4. Write letters to the editor of your local newspaper expressing your concerns. Illustrate the dangers of this law with specific and compelling examples.
  5. Emphasize concrete alternatives that would do more to improve the futures of disadvantaged children.

A List of ESEA (NCLB) Amendments

1. Fund social programs that impact school readiness so that all children actually enter school ready to learn as the first President Bush promised long ago.

2. Fund capacity building (enhanced teaching and learning) in districts and districts for several years before engaging in punishing labels and reckless choice provisions. Capacity building might mean providing hundreds of hours of training in effective reading strategies, for example. But it does not mean training everybody in a single highly scripted program endorsed by the administration for pseudo-scientific reasons.

3. Devote public money to truly public schools. Be careful not to divert funds to reckless experiments or diploma mills.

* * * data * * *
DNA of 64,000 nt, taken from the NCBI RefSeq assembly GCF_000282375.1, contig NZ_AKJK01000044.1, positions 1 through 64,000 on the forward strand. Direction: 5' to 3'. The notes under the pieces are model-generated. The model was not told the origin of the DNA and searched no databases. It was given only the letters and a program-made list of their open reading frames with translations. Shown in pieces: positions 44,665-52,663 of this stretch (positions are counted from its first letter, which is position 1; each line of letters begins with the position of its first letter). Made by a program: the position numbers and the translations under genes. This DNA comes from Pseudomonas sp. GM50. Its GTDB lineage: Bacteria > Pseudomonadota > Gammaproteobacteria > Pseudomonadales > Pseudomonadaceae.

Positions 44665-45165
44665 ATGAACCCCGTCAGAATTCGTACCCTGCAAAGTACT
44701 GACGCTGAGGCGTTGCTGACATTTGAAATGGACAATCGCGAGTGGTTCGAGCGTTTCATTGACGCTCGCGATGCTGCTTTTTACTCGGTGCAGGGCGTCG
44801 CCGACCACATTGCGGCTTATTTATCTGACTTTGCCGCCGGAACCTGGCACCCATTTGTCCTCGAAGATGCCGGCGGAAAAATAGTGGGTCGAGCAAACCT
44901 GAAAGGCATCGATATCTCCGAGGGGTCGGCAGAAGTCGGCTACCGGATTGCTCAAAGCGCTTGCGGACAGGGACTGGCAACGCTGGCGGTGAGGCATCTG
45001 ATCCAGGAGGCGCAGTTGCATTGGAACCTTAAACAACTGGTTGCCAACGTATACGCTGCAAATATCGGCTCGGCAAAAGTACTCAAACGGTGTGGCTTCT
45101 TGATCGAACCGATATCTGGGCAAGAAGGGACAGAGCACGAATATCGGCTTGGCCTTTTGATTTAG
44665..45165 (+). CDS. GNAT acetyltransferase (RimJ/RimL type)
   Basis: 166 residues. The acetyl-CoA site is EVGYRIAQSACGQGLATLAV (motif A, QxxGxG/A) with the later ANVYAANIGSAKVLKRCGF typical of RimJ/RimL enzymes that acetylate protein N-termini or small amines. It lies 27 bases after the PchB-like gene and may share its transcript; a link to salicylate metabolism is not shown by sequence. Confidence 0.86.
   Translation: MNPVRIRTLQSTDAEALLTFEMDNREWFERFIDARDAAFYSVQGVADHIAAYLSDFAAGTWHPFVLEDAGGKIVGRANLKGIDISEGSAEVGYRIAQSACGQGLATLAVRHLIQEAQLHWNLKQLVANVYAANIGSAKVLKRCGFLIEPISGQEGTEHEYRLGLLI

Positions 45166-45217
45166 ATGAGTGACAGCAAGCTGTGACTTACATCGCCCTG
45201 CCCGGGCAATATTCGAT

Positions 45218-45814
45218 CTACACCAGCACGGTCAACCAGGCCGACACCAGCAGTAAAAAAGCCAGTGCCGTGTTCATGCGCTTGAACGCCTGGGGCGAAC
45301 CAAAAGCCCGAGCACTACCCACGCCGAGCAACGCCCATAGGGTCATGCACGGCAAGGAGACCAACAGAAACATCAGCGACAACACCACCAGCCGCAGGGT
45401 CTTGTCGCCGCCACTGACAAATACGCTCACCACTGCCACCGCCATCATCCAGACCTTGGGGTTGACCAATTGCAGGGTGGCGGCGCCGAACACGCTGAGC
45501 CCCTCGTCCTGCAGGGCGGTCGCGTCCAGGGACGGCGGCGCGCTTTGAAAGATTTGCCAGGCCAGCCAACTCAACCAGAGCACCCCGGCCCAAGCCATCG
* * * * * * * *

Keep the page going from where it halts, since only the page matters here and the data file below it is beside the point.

4. Fund enough construction of new schools within public systems so parental choice is real.

5. Support informed school choice within public systems.

6. Emphasize rewards and incentives rather than sanctions.

7. Hold all publicly funded schools to standards for performance and quality, whether actually private, charter or truly public. Be careful about simplistic notions of high stakes testing.

8. Fund recruitment and preparation of effective teachers and aides from all racial and economic groups to close the gap between current staffing levels and what is desirable.

9. End the insulting, broad brush assaults on teachers and administrators struggling against difficult challenges.

10. Capitalize on the good research conducted to discover what works best in schools and avoid simplistic panaceas and platitudes imported from the world of business and medicine.

11. Enrich the options available to all children. Forswear tightly scripted, robotic programs and the fast food approaches to school improvement.

12. Build school improvement on a richly defined foundation of alternatives and strategies.

13. Eliminate Trojan horses, hidden agendas and shameful politics from ESEA.

14. Stop using Madison Avenue techniques to hide the harsh realities of so-called compassionate conservatism.